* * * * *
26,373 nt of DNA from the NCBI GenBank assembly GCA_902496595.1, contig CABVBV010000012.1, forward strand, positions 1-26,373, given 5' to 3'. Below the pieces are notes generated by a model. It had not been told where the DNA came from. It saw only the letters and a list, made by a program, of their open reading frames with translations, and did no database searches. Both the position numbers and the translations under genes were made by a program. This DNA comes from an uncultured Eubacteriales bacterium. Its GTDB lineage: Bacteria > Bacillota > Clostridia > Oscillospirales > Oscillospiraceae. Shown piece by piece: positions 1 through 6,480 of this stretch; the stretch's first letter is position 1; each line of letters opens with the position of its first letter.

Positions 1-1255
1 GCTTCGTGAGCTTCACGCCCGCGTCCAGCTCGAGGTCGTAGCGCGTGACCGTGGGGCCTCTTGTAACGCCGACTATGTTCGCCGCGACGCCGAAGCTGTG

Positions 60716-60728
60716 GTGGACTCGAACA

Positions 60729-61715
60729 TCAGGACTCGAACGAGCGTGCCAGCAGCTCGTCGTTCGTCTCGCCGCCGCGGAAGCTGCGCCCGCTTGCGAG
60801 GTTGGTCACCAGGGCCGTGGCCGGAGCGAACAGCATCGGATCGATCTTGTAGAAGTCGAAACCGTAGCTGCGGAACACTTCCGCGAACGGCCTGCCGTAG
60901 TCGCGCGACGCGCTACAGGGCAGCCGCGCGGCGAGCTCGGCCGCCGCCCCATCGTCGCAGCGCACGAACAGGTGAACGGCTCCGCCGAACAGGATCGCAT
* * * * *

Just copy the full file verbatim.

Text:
26,373 nt of DNA from the NCBI GenBank assembly GCA_902496595.1, contig CABVBV010000012.1, forward strand, positions 1-26,373, given 5' to 3'. Below the pieces are notes generated by a model. It had not been told where the DNA came from. It saw only the letters and a list, made by a program, of their open reading frames with translations, and did no database searches. Both the position numbers and the translations under genes were made by a program. This DNA comes from an uncultured Eubacteriales bacterium. Its GTDB lineage: Bacteria > Bacillota > Clostridia > Oscillospirales > Oscillospiraceae. Shown piece by piece: positions 1 through 6,480 of this stretch; the stretch's first letter is position 1; each line of letters opens with the position of its first letter.

Positions 1-1255
1 GCTTCGTGAGCTTCACGCCCGCGTCCAGCTCGAGGTCGTAGCGCGTGACCGTGGGGCCTCTTGTAACGCCGACTATGTTCGCCGCGACGCCGAAGCTGTG

Positions 60716-60728
60716 GTGGACTCGAACA

Positions 60729-61715
60729 TCAGGACTCGAACGAGCGTGCCAGCAGCTCGTCGTTCGTCTCGCCGCCGCGGAAGCTGCGCCCGCTTGCGAG
60801 GTTGGTCACCAGGGCCGTGGCCGGAGCGAACAGCATCGGATCGATCTTGTAGAAGTCGAAACCGTAGCTGCGGAACACTTCCGCGAACGGCCTGCCGTAG
60901 TCGCGCGACGCGCTACAGGGCAGCCGCGCGGCGAGCTCGGCCGCCGCCCCATCGTCGCAGCGCACGAACAGGTGAACGGCTCCGCCGAACAGGATCGCAT